"No one's worn cargo shorts since 'nam."
Not that 'nam. We just got done with our first day at the National Association of Music Merchants. This is the mecca, the biggest music gear event, the biggest tradeshow, the show that every musician dreams of attending.
After we got inside attendees immediately started jamming. Keyboards lit up, effects pedals lit up, and one of the more interesting things I saw was a guitar that lit up. One of the recurring themes of the show was various forms of smart technology for musicians. The light-up guitar (and ukulele) at this booth would light up to show you where to put your fingers on the fretboard to help you quickly learn chords and songs. For those of you familiar with the very popular video game "Guitar Hero" it's a lot like that but brought to life on a real guitar. What a cool way to learn.
Another piece of smart technology that was pretty cool is a musician's version of a smartwatch. Aside from telling time, this watch also can keep a beat with a metronome, check your sound levels, and functions as a contact tuner. That last feature sounds especially convenient as I carrying around a dedicated tuner can be inconvenient. This is a very cool tool for musicians on the go.
Throughout the day I interviewed a handful of musicians to get their take on the process of buying instruments and gear and a few key takeaways were pretty interesting. First and foremost, it is apparently very difficult to find and purchase a specific instrument. Musicians tend to be at the mercy of whatever items a local store decides it will keep in stock.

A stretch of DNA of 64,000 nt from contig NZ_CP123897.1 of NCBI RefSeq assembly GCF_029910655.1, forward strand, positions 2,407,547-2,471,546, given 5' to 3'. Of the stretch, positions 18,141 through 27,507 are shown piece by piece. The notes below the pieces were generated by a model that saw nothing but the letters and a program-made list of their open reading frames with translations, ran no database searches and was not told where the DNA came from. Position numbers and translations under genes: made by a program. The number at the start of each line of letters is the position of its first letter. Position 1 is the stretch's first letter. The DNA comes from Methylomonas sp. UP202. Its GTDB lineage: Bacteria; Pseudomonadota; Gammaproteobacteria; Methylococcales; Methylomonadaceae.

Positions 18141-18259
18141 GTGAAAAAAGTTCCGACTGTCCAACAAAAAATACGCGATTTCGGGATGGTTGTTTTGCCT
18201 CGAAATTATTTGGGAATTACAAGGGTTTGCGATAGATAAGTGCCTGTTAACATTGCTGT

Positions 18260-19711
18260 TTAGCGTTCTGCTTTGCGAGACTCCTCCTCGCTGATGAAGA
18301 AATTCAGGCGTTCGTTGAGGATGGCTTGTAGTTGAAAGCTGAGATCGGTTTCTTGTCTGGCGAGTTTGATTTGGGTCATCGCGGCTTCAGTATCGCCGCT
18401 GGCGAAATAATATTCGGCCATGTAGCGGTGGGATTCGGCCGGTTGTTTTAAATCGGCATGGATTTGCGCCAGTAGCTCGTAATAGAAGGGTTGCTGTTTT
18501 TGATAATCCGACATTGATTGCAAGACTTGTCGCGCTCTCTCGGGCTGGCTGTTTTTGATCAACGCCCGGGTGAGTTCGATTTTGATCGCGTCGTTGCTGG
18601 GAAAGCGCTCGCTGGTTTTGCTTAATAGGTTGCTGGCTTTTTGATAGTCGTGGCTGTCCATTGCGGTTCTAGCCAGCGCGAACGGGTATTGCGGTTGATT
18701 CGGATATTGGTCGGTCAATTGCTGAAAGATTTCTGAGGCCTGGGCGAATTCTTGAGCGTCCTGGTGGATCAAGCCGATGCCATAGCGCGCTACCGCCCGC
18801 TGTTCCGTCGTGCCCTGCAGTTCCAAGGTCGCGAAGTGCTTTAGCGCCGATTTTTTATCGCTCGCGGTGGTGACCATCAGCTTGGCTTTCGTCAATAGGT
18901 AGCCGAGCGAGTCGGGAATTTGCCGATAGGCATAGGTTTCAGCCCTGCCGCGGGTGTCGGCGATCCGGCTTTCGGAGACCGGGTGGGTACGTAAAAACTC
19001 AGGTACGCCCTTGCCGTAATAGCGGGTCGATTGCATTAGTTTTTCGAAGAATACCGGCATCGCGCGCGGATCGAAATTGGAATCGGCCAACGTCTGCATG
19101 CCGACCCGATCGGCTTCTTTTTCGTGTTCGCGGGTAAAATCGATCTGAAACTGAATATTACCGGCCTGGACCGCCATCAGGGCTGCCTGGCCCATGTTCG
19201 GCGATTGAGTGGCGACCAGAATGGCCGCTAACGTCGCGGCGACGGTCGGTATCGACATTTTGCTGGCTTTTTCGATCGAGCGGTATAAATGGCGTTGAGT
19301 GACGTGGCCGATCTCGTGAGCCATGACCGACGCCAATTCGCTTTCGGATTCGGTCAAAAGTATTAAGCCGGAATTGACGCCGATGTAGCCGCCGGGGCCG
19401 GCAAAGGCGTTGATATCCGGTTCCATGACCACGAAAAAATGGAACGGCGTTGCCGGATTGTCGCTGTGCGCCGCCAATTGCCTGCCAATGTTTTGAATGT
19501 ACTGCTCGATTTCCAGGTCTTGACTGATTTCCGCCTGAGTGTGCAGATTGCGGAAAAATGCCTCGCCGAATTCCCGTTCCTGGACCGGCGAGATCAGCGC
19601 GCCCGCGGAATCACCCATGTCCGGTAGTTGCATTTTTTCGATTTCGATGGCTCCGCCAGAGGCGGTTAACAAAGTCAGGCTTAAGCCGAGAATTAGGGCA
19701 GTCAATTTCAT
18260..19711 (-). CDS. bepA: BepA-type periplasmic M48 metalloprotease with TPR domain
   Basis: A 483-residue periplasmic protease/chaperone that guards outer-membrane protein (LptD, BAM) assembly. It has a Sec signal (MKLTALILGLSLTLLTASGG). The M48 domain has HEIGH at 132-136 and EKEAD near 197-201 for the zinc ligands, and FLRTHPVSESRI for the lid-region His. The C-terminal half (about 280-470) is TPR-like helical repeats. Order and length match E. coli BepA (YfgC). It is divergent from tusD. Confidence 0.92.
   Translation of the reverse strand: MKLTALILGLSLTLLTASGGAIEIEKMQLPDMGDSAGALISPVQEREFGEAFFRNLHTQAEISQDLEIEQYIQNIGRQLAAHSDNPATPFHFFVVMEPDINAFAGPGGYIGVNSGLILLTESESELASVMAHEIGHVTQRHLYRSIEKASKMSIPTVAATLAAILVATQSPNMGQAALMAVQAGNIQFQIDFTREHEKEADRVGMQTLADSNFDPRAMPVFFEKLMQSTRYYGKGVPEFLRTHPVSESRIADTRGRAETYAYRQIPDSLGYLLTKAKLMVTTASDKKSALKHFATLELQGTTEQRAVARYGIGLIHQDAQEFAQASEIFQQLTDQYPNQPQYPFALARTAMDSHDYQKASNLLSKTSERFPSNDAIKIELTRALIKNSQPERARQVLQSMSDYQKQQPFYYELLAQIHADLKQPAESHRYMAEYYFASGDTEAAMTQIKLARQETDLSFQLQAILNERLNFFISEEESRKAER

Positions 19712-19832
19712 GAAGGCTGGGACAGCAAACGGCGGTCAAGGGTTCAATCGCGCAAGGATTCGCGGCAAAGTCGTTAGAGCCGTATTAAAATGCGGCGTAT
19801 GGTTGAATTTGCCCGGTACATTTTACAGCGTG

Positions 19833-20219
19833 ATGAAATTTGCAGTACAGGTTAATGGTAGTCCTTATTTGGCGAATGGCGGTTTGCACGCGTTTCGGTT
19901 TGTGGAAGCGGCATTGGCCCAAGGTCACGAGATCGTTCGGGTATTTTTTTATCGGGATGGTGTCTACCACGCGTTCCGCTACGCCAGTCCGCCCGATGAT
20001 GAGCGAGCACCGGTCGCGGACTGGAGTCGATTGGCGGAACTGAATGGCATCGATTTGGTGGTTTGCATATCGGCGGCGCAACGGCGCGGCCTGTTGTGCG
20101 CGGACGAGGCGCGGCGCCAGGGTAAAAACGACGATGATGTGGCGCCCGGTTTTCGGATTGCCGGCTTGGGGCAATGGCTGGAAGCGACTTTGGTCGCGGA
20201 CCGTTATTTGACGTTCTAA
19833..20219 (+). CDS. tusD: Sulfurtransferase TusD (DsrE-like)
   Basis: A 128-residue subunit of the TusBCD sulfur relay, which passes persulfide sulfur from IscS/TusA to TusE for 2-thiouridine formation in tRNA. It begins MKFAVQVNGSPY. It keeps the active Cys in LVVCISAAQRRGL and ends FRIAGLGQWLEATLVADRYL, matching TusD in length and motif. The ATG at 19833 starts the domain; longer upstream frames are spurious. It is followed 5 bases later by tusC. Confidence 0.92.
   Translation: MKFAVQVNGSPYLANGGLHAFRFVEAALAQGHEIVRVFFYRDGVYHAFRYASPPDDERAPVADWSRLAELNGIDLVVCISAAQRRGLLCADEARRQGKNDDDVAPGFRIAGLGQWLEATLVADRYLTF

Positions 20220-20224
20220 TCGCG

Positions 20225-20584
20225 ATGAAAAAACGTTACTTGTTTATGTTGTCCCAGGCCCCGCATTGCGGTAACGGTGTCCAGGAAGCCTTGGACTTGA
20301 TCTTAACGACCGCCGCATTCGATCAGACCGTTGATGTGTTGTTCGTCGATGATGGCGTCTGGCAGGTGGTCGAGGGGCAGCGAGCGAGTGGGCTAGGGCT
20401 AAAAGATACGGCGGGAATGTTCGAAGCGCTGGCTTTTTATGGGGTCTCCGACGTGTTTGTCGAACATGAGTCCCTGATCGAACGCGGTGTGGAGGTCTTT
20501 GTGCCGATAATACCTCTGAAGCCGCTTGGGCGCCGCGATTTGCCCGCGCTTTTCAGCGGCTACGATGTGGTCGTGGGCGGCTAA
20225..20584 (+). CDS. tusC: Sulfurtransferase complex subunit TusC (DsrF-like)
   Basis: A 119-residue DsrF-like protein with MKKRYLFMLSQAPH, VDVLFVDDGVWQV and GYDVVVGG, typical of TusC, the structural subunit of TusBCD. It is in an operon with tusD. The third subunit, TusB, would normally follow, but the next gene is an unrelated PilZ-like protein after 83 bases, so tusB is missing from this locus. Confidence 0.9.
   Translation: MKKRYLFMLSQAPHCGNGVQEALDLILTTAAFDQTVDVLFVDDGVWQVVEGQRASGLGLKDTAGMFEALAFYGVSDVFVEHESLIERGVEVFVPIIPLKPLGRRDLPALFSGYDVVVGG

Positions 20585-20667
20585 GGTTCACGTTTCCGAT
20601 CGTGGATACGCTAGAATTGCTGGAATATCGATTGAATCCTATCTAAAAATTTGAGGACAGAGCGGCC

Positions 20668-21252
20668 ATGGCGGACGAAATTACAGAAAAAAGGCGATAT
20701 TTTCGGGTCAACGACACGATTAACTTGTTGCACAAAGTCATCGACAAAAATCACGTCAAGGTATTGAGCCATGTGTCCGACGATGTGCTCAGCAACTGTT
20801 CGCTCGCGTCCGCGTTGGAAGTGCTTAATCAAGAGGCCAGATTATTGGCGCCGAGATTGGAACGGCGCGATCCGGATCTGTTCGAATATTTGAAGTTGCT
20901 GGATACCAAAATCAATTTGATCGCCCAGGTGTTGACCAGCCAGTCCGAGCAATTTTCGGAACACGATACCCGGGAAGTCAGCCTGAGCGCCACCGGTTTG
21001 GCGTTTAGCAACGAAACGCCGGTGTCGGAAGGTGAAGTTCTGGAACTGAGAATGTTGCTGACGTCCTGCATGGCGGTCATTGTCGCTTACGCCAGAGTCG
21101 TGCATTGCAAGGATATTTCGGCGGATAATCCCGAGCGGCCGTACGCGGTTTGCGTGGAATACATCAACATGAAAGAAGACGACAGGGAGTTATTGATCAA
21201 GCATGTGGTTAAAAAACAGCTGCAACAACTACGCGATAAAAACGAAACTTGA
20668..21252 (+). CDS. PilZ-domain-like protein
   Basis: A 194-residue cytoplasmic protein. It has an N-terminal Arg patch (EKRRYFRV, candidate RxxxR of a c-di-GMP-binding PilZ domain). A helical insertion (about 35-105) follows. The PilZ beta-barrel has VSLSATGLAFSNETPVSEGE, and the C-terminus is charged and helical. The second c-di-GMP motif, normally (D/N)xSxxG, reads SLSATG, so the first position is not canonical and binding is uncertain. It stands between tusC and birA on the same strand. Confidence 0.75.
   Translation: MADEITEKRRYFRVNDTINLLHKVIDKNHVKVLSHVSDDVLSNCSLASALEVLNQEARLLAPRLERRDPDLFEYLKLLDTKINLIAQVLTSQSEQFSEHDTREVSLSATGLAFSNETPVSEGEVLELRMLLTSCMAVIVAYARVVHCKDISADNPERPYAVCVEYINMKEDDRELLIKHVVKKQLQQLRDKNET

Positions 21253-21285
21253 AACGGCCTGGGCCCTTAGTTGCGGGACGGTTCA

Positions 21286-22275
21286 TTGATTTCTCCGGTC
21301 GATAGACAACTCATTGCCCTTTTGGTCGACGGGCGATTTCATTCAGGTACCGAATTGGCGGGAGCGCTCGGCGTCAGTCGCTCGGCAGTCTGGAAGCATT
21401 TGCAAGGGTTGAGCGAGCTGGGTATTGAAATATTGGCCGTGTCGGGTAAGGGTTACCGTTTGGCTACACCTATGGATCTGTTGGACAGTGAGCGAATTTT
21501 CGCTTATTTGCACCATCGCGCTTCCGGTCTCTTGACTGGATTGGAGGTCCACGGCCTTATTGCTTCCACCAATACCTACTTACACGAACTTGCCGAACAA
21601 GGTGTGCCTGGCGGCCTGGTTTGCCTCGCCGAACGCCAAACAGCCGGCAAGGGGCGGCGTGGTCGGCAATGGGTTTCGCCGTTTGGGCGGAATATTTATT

Nearly everyone I talked to makes a decision on what they want based on seeing an influencer use it. Whether it be on social media or youtube or a famous musician using it. The problem with that is the musician wants that specific product and if a brand doesn't sell direct, being able to buy the specific product leads them to scour the internet in a desperate search.
Ultimately musicians rely heavily on large retailers like Guitar Center, Reverb, and Sweetwater when a brand doesn't sell on their website. Every musician talked to said they go to one of these large retailers hoping to find the item they want, but often either can't find it or buy a competing item that fits the bill.
This is a dangerous game for music brands not selling direct. All that marketing effort getting their product in front of musicians is completely wasted when consumers go to these large stores and e-tailers and are exposed to sale items and competing product. There is a tremendous need for brands to sell direct without upsetting dealer networks. So off we go to spread the word. A lot of meetings set up for day two and we think many of these brands see the light!